Most people don't even think about their shins until they start to hurt - and by that point, you're already looking at the potential of some serious downtime. Recent studies found that it takes around 71 days on average to recover from shin splints (the term for the pain that occurs on the front side of the lower leg). Shin splints often occur when you're overworking your legs, without giving them the support that they need. Sometimes, this is because you try to take your mileage up a notch on the track, and other times, it's down to an injury that you simply couldn't prevent. Either way, since your shins often pick up the slack for weaker body parts, you need them to be healthy and fully-functioning if you want to continue with your day-to-day activities.
To keep yourself in fighting form and avoid crippling pains that might demolish your future workouts, try the following tips to avoid shin splints.
1. Use a Supportive Shoe
Footwear helps to absorb the hard impacts that your joints experience during running, and support your feet and shins throughout a workout. While minimalism may seem like a good idea in your home, it's a terrible option for your feet, as you should be looking for running shoes that are designed to offer comfort, support, and stability. Remember, when it comes to finding the perfect shoe, size does count, so try on anything you think might work for you before you even think about buying it.
At the same time, no matter how cozy your old worn-out shoes might be, keep in mind that using old sneakers to run is one of the most common causes of shin splints. If you don't run often, you'll need to replace your shoes once a year - if you do, then you'll need to shop around once every 300 miles.
2. Learn to Support your Calves
If your calves have no strength and support, then your shins are left to take the full brunt of your workout, meaning that you'll be more likely to suffer from injuries. With that in mind, it's a good idea to get involved with some strength training that will help to build up the muscles in your lower legs - something that you have probably already considered if you've began running more frequently. While you're working out, use leg support socks to professional compress the calf and prevent discomfort or splints in weaker legs. You'll thank yourself for it later.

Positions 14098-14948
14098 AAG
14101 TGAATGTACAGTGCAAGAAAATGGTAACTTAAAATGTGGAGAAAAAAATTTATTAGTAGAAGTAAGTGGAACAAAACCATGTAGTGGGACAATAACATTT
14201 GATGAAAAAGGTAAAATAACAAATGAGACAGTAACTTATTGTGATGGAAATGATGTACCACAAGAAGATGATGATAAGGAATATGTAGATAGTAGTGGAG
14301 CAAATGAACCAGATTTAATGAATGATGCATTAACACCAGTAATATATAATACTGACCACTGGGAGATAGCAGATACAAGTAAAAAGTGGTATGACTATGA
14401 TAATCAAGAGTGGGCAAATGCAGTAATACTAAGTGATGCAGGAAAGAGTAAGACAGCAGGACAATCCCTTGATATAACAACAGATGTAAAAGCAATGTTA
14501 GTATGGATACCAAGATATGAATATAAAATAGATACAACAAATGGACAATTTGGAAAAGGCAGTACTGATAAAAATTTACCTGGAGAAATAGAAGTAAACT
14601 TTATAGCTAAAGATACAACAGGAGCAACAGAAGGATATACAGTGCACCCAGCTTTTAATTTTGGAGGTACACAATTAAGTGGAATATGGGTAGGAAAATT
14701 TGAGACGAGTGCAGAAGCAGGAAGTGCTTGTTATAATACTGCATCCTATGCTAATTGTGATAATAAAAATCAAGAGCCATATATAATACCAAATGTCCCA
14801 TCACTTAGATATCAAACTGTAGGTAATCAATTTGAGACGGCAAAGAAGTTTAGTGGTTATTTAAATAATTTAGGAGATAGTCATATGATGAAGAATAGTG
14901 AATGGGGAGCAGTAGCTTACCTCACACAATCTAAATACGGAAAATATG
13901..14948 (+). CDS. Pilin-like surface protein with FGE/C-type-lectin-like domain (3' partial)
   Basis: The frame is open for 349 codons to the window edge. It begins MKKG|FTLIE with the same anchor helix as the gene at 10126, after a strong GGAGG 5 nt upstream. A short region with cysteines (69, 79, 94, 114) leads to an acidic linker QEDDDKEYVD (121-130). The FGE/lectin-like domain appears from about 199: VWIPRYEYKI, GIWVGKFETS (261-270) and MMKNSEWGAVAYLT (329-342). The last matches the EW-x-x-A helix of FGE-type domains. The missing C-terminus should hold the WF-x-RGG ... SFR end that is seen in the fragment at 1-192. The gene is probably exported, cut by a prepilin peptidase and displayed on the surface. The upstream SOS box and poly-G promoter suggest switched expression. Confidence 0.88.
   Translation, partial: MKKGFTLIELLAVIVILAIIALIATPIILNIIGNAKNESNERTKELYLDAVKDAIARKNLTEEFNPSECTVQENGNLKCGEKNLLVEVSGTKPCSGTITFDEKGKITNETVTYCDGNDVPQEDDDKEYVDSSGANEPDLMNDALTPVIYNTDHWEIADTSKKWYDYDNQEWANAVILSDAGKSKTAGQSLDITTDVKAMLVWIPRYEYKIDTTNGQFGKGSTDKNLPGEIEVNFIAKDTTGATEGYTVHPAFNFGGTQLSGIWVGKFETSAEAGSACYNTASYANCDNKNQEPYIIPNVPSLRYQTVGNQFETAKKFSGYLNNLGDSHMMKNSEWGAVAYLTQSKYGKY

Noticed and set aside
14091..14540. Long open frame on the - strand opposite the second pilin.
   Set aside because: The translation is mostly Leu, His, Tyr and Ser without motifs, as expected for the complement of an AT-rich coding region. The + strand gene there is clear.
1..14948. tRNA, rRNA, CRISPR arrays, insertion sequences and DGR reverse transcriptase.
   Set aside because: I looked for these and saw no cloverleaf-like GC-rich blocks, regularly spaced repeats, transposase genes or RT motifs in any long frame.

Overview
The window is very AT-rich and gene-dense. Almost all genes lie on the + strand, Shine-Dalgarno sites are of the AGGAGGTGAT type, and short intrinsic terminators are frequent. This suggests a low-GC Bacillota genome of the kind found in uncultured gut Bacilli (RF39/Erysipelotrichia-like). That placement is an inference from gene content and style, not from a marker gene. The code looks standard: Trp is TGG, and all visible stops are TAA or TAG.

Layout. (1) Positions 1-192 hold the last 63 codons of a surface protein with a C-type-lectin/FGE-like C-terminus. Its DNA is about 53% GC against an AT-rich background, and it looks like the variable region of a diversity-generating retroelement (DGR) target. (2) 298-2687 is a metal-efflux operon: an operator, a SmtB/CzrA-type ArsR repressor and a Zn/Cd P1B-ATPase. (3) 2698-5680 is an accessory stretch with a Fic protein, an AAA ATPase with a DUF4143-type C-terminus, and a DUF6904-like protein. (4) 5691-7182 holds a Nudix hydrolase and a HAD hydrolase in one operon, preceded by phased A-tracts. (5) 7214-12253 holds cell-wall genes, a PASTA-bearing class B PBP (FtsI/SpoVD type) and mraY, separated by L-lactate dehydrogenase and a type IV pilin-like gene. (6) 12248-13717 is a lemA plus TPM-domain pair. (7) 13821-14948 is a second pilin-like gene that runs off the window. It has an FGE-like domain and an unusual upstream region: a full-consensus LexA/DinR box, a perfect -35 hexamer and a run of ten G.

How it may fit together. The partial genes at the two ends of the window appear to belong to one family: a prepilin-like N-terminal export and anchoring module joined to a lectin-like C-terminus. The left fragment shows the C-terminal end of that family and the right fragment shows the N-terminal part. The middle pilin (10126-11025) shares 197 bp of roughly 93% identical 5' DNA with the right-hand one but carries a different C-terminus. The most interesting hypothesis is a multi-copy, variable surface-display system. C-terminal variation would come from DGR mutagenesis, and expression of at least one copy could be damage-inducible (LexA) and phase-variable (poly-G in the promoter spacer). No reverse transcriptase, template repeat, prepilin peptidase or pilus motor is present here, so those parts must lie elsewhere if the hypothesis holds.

It can also be a good idea to stretch your calves before you start running, as tight calves frequently lead to shin stress. Stretch periodically throughout the day - particularly after a run. Remember, the more you take care of your shins and feet, the less likely you are to suffer from overuse issues from running.
3. Give Your Shins a Break
Finally, even if you love running, it doesn't have to be the only thing you do to get fit. In fact, the impact of constantly running can easily shock your system. Alternating your running days with days of low-impact exercise will help you to strengthen your supporting muscles, while giving your shins a much-needed break. Try breaking up your routine with rowing, swimming, or cycling.
You may also find that by adding some variety to your workout, you begin to lose weight faster too. After all, research suggests that the more frequently we do a certain exercise, the less challenging it becomes, and the less of an impact it has on our weight and over-all health.